Sess was in Abstract Pack. He was like a rock star. If he was alive, he'd be famous. He had his nose pierced. He was this cocky, strong personality. But he was a weirdo. He played D&D games. He invented his own role-playing game. He'd play it every so often, and invite whoever to come play it. He had this whole universe that he created that he was the god of. I only played once with him, and this was the last time I saw him before he died, actually. The day I played, [the role-playing scenario was this]: He owned all these casinos, right? What he wanted us to do was rob his casino, give him 80 percent of the money, and he collects the insurance money.
He was just a very inventive human being. Rather than play you a song that he recorded, he would put in a tape of the beat and perform it for you while he was driving you around in the car. He was just always rapping. He was basically never off the mic. He liked to party, and that was evidently the downfall of the whole thing.
R.D.M.: Herbie died because of a car accident, a drunk driver. I didn't speak at the funeral. The Pack was just the pallbearers. Man, the story is so ill. His girl Tamara called Glo [Glorius of Abstract Pack], and Glo called everybody else early in the morning, before I went to work. He's like, "Man, they said Sess died." Just like that.
I'm like, "Dude, you better quit playing," 'cause Glo was always a clown. I went over to the house, and I'm hearing screaming, "No! No!" I open the door and everybody's crying. I'm like, "Dude, don't be believing stuff when you didn't see it for yourself." 'Cause I don't believe it.
The whole Pack was there, and we drove down to the morgue. It was 7:00 o'clock a.m. They said he was pronounced dead around 2:00, 3:00 a.m. They brought us back there, and opened up the door, and there Sess was on the metal table, with ice around him. You could still see the blood from his ear, or whatever. And the sight...like, when I'm looking at that cover that's covering his body, there's a big indentation where his stomach is. That's what they were hiding. 'Cause he was in the back seat with a speaker box when the car crashed, and it crushed his insides. We're looking at him, and you know, he basically just got killed, and he doesn't even look dead. He looks like he can just get up and walk away, like, "I fooled you all, fools."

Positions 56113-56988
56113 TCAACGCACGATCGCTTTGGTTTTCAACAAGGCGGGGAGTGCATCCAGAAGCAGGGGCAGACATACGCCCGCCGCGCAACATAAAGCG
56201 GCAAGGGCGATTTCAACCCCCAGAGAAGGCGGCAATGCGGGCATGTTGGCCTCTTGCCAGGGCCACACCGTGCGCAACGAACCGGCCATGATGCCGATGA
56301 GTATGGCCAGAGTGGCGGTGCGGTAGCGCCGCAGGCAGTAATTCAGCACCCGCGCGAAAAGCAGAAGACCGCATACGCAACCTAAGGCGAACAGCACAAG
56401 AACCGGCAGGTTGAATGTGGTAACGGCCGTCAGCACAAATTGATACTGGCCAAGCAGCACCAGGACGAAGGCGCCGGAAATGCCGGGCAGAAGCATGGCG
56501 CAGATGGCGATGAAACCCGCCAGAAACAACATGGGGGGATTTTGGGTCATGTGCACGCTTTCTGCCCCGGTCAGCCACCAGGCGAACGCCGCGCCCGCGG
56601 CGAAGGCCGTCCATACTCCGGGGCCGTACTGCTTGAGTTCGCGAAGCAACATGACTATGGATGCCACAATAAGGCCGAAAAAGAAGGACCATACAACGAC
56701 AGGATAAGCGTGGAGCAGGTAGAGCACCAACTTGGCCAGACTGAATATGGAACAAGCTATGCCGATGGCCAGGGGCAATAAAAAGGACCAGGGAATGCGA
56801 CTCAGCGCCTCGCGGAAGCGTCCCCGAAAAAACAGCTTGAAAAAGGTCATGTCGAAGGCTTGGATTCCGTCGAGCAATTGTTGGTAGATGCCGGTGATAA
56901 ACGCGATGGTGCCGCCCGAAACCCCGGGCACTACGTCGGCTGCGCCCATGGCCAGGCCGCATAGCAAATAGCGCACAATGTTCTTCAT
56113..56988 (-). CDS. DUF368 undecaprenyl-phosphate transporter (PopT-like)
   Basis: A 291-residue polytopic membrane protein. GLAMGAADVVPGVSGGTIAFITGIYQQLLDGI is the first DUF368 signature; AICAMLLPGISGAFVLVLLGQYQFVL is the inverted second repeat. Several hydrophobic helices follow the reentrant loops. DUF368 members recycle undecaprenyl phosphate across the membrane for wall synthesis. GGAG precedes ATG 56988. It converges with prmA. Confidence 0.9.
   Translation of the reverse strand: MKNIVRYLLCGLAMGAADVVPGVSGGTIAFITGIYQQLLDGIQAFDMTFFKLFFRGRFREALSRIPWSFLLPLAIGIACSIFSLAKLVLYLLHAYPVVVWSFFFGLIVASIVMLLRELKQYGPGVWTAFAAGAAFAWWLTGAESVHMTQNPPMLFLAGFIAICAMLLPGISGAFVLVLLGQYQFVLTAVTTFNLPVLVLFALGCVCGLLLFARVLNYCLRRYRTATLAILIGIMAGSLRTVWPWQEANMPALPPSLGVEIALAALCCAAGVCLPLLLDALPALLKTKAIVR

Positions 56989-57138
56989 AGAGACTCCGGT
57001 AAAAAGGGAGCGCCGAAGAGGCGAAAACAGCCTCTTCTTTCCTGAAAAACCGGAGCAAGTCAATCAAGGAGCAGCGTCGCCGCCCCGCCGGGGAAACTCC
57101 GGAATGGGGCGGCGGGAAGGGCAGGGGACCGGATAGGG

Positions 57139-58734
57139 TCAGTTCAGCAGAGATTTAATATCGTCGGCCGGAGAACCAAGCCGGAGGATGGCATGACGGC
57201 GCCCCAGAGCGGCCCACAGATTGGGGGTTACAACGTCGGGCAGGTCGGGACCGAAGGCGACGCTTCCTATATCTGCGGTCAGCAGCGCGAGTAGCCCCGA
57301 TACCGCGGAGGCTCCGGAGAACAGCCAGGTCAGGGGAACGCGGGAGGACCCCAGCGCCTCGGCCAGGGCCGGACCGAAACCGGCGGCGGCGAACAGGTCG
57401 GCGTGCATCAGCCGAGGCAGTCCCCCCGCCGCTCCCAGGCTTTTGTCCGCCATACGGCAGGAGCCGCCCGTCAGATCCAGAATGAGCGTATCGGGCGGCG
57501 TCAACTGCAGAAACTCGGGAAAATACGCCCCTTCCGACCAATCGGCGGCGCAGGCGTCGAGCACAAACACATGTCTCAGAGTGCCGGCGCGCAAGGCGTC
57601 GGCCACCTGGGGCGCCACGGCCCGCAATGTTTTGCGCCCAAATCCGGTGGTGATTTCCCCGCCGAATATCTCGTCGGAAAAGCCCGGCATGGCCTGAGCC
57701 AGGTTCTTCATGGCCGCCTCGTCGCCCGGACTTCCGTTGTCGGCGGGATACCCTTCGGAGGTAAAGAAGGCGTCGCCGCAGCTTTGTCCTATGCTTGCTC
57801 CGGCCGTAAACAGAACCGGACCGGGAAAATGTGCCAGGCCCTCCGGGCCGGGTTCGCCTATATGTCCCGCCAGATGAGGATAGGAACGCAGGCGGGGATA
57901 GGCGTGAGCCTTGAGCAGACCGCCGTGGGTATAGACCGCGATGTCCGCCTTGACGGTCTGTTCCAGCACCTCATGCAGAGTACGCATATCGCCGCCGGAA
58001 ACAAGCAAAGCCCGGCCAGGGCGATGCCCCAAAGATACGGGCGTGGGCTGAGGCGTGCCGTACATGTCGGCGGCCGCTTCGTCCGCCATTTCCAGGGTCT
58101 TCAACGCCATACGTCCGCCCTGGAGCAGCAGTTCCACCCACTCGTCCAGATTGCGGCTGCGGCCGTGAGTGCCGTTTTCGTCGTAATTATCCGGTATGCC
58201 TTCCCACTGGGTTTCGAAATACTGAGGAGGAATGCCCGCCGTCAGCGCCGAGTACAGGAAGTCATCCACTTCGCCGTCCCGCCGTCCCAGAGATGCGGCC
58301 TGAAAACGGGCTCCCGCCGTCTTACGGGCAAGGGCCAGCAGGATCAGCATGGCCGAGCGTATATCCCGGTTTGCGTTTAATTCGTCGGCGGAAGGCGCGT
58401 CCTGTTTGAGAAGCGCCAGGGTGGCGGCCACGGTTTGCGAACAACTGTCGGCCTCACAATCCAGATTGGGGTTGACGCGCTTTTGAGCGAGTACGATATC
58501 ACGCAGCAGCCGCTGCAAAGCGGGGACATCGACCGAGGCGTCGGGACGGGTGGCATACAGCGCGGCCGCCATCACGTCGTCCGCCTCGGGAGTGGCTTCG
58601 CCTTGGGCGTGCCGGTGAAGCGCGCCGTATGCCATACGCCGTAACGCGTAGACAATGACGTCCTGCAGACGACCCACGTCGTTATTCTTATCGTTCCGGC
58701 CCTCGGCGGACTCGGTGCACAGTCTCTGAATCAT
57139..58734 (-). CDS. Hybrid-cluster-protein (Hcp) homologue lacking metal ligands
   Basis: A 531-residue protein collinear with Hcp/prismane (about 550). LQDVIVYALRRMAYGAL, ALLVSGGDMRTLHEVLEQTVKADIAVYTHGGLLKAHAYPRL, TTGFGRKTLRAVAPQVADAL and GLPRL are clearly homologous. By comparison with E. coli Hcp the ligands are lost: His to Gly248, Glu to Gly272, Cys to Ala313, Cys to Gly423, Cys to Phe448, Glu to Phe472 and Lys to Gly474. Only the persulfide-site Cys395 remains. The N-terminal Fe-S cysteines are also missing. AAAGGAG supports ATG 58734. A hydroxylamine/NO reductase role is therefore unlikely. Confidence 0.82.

Eyedea: His song "Just Think" is the one that always makes me cry when I hear it. He's just talking about being broke and having to do foul things, and he's like: [riffing on Clarence Carter's "Patches"] "I'm depending on you son/to pull your family through/I could give a damn what you've got to do/You could get to jacking/Or even selling pearly gray/But you've got to get that loot today/I won't be here tomorrow and the rent was due yesterday, yesterday."
To me, that's amazing songwriting. "You got to get that loot today, 'cause I won't be here tomorrow and the rent was due yesterday." That's just like, damn. He's an amazing person. He died when he was 21.
Truth Maze: I went to Atlanta after I broke with the Micranots. I started studying more. I became a vegetarian, a vegan. I was practicing yoga. I was just searching, man. I had played drums my whole life, and I started getting in touch with what was going on down there in what would now be called the neo-soul scene. I was writing more songs, writing spoken word. Then I moved back here in '96 and discovered how to make it work with music. Whatever it is--lyrics, a rap, a poem, spoken word--I've discovered that we're doing something that's directly connected to a tradition going back to the Harlem Renaissance. I've connected to music my dad listened to.
Peyton: At Juxtaposition Arts, my organization with Roger Cummings, a lot of what we teach is graffiti. We don't separate the spray can from the paintbrush. We try to teach it as just another medium of art.
T.C. Ellis: Around '95 I opened a recording studio in an office building that was part of the skyway system in downtown St. Paul. In the wintertime, all the kids would hang out in the skyway, so they was always coming to my studio, saying, "Can you let us use the studio? I'm the best rapper."
One day, a client didn't show up, so I opened the studio to these kids. They were extremely talented. I was just blown away by what they were doing. Then after that, they wanted to know, "How do you copyright?" They were bombarding me with questions. I realized these young people are motivated to educate themselves through learning about the music industry. Me, I had gotten kicked out of a couple different schools in my time, so I had a kinship to the experience that these young people were dealing with. I talked to Dr. Wayne Jennings, an education innovator. I told him what I saw, and he mentored me and helped me put together a program for these kids, the High School for Recording Arts.
I Self Devine: One of the things that kept me doing this for so long is that I remember the faces of those people who were so talented, but never really made it.
Stage One: There's a whole generation of people whose dreams got shot. I know people that are just now seeing that "Okay, man, that stuff I did when I was a kid, I could have turned that into something." A lot of dudes at that time that were very talented, a lot of dudes I looked up to on the graffiti scene, started going to jail around '89, '90. And they just now coming home. Just now. And they're like, "Wow, you're still at it." And my thing is, it's not too late. It's never too late.